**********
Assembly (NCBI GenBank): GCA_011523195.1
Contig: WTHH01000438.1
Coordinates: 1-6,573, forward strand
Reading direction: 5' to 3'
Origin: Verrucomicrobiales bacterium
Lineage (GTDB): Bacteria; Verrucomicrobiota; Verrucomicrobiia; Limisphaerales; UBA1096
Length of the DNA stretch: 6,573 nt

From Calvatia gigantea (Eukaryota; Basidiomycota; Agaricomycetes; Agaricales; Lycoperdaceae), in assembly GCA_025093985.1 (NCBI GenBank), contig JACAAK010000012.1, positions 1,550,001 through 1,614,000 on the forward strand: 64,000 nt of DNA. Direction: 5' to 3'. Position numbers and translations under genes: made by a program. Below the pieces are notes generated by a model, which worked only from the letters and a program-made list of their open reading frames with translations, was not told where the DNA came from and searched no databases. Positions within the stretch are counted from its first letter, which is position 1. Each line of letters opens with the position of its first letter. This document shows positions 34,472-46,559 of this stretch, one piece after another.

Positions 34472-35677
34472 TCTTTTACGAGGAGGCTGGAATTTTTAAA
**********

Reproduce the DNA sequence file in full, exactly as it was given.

Assembly (NCBI GenBank): GCA_011523195.1
Contig: WTHH01000438.1
Coordinates: 1-6,573, forward strand
Reading direction: 5' to 3'
Origin: Verrucomicrobiales bacterium
Lineage (GTDB): Bacteria; Verrucomicrobiota; Verrucomicrobiia; Limisphaerales; UBA1096
Length of the DNA stretch: 6,573 nt

From Calvatia gigantea (Eukaryota; Basidiomycota; Agaricomycetes; Agaricales; Lycoperdaceae), in assembly GCA_025093985.1 (NCBI GenBank), contig JACAAK010000012.1, positions 1,550,001 through 1,614,000 on the forward strand: 64,000 nt of DNA. Direction: 5' to 3'. Position numbers and translations under genes: made by a program. Below the pieces are notes generated by a model, which worked only from the letters and a program-made list of their open reading frames with translations, was not told where the DNA came from and searched no databases. Positions within the stretch are counted from its first letter, which is position 1. Each line of letters opens with the position of its first letter. This document shows positions 34,472-46,559 of this stretch, one piece after another.

Positions 34472-35677
34472 TCTTTTACGAGGAGGCTGGAATTTTTAAA